CAIRO: I know it is difficult to imagine, but let’s take a trip back through time to when there were no steam engines, no pharmaceutical companies and no iPods.
A time when people lived primitively but needed, like we do today, to brush their teeth, clean their wounds and blisters, seek treatment for skin rashes and such maladies as diarrhoea, and kill the nauseating smell of rotten garbage and microbes.
And they had to do all that without tooth paste, disinfectants, skin creams or garbage recycling.
The key word during these days was a miracle powder we have come to know through the ages as salt.
Yes salt, that cheap common white condiment we likely have a box of at home just to control food taste.
But the uses of salt go behind the culinary and while some of us may avoid it in hopes of controlling our blood pressure, a lack of salt – in its various applications – in our lives is actually hazardous.
We will leave the medical debate on the pros and cons to the health and nutrition experts and attempt a more practical approach.
Our world is made up mostly of salty water, so salt is an integral and significant part of our physical surroundings.
Practically we cannot do without all the useful items produced by pharmaceutical companies. But salt had come in handy many times those happened to be unavailable for some reason or another. So it is perfectly the ideal remedy during general emergencies.
The first of these came about when one time, arriving late at night to a small hotel following a long trip, I discovered that I had left behind my tooth-paste.
I had been eating enough sweets during the trip that a mouth-wash was necessary. There was no way to find an operating drugstore at 4 am. The memory of an Egyptian Nubian who had managed to sustain the habit of rubbing his teeth with salt suddenly struck me. During a tour in Upper Egypt, I saw many Nubians practising the habit.
Also salt was the only item I could get from the hotel at this unearthly hour of night. I did it and went to sleep with fairly clean teeth.
Interestingly, this is not out of context with modern dentistry, for some dentists would advise a mouth-wash with salty water after you draw a tooth, all with the aim of keeping the resultant injury clean. But the oral benefits do not end here: Many of us still resort instinctively to salt as soon as their throat starts burning in an attempt to nip throat inflammations in the bud.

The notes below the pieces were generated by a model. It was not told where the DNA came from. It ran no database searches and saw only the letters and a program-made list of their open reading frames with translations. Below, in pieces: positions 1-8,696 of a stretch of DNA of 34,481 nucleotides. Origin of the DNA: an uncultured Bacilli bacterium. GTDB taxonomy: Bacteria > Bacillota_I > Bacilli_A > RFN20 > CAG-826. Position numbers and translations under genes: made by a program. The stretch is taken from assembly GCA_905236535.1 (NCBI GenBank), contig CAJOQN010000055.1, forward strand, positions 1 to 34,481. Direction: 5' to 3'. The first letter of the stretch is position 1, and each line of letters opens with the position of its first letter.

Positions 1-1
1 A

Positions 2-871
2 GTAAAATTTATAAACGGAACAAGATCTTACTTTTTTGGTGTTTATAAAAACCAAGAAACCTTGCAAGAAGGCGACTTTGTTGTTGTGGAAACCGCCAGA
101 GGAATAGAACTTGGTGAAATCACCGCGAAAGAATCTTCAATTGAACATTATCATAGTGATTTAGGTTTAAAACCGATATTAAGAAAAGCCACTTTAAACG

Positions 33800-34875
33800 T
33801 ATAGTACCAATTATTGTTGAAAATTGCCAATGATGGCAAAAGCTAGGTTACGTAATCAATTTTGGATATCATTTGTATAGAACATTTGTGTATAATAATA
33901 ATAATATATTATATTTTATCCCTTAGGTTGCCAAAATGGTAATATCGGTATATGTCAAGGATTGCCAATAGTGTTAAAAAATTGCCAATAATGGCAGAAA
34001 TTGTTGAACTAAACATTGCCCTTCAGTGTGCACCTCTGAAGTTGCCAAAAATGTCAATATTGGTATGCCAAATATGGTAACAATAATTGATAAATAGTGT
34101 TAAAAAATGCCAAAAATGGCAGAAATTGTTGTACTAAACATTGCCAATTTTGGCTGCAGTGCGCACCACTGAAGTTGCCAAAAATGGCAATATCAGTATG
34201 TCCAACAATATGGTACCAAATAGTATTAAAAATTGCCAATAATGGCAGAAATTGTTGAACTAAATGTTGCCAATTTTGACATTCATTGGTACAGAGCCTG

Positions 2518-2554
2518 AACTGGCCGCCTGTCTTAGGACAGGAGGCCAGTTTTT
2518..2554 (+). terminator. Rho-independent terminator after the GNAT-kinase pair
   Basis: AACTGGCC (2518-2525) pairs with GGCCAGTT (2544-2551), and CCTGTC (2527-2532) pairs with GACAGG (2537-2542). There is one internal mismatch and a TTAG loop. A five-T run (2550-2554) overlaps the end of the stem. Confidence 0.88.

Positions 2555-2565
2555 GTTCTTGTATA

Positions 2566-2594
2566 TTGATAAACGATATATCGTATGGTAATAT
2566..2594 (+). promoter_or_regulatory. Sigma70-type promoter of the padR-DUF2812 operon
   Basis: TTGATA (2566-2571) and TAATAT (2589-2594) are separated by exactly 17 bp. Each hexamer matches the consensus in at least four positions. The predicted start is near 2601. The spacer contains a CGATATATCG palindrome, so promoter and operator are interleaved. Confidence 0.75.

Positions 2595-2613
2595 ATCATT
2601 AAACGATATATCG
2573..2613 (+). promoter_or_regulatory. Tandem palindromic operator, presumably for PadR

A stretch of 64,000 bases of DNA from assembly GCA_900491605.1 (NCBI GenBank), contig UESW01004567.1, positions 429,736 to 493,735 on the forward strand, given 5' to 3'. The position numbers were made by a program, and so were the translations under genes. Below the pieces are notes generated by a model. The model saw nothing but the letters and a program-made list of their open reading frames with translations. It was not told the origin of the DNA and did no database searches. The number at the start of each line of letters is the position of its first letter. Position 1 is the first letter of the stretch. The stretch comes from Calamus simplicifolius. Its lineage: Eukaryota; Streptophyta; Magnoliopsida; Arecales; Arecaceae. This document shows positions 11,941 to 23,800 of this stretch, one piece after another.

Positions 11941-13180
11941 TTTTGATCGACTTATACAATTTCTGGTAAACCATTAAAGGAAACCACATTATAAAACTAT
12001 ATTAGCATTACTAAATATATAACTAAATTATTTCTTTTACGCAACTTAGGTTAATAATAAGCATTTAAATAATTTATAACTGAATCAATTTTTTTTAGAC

But back to the briny we should always remember that no one could ignore the miraculous effect of a dip in the sea water when dealing with skin-related problems like boils, pimples and several types of allergies, let alone the positive impact of iodine and iodine-laden salts in curing many diseases.
Salty water is also the ideal protection against bacterial infections affecting toes and toe-nails. What we see in classical movies of people soaking their feet in a bowl of salty water is still rather relevant even if does sound like an old wives tale.
Make that a daily habit to save the cost of creams and your feet lots of trouble.
But this isn’t all. Let aside health care, and focus on one important aspect of household affairs: the garbage, especially one containing the remains of a fish meal or peels of vegetables that could cause odorous chaos within home or at the staircase once you decide to leave the garbage bag at your door to be collected the next day.
With a quantity of salt added to your garbage, preferably one that’s proportionate with the size of the remains, you can kill the bacteria that nourish the reek.
More uses you would discover as you come across emergencies. And eventually you will decide that you have to keep more than one box of salt at home. People suffering from high blood pressure are warned against excessive use of salt especially in food.
But we are told drinking water containing salts is a must today and little wonder the sale of mineral waters has gone up as never before. Don’t give up disinfectant, toothpastes, skin creams; keep using them but be informed that they are not the sole remedies. Look upon them with a pinch of salt, for our ancestors managed quite well without them.